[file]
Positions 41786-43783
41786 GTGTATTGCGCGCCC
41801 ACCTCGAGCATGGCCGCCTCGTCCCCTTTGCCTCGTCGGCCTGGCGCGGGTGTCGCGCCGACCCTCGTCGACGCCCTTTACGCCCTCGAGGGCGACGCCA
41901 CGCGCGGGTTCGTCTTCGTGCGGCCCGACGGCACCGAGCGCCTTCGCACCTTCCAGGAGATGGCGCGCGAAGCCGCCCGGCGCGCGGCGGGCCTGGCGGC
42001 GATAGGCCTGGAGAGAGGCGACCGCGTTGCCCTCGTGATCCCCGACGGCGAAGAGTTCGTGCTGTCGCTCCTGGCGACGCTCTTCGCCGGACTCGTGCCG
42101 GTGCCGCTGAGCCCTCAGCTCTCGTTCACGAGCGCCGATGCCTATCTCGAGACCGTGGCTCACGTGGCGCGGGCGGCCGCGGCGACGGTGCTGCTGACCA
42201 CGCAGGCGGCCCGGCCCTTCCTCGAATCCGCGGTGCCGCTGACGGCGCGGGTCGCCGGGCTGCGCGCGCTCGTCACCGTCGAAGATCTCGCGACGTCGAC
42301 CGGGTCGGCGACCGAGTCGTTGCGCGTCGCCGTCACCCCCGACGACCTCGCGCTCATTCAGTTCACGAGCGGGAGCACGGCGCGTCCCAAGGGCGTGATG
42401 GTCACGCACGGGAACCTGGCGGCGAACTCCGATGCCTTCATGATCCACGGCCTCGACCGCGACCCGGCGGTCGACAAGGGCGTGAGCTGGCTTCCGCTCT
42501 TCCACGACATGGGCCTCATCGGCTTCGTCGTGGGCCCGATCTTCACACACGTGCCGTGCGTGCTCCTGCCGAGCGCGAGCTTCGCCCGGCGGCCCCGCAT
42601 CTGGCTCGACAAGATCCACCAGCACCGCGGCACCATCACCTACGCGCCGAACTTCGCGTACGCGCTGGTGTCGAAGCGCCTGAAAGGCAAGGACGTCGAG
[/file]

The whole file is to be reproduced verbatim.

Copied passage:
Positions 41786-43783
41786 GTGTATTGCGCGCCC
41801 ACCTCGAGCATGGCCGCCTCGTCCCCTTTGCCTCGTCGGCCTGGCGCGGGTGTCGCGCCGACCCTCGTCGACGCCCTTTACGCCCTCGAGGGCGACGCCA
41901 CGCGCGGGTTCGTCTTCGTGCGGCCCGACGGCACCGAGCGCCTTCGCACCTTCCAGGAGATGGCGCGCGAAGCCGCCCGGCGCGCGGCGGGCCTGGCGGC
42001 GATAGGCCTGGAGAGAGGCGACCGCGTTGCCCTCGTGATCCCCGACGGCGAAGAGTTCGTGCTGTCGCTCCTGGCGACGCTCTTCGCCGGACTCGTGCCG
42101 GTGCCGCTGAGCCCTCAGCTCTCGTTCACGAGCGCCGATGCCTATCTCGAGACCGTGGCTCACGTGGCGCGGGCGGCCGCGGCGACGGTGCTGCTGACCA
42201 CGCAGGCGGCCCGGCCCTTCCTCGAATCCGCGGTGCCGCTGACGGCGCGGGTCGCCGGGCTGCGCGCGCTCGTCACCGTCGAAGATCTCGCGACGTCGAC
42301 CGGGTCGGCGACCGAGTCGTTGCGCGTCGCCGTCACCCCCGACGACCTCGCGCTCATTCAGTTCACGAGCGGGAGCACGGCGCGTCCCAAGGGCGTGATG
42401 GTCACGCACGGGAACCTGGCGGCGAACTCCGATGCCTTCATGATCCACGGCCTCGACCGCGACCCGGCGGTCGACAAGGGCGTGAGCTGGCTTCCGCTCT
42501 TCCACGACATGGGCCTCATCGGCTTCGTCGTGGGCCCGATCTTCACACACGTGCCGTGCGTGCTCCTGCCGAGCGCGAGCTTCGCCCGGCGGCCCCGCAT
42601 CTGGCTCGACAAGATCCACCAGCACCGCGGCACCATCACCTACGCGCCGAACTTCGCGTACGCGCTGGTGTCGAAGCGCCTGAAAGGCAAGGACGTCGAG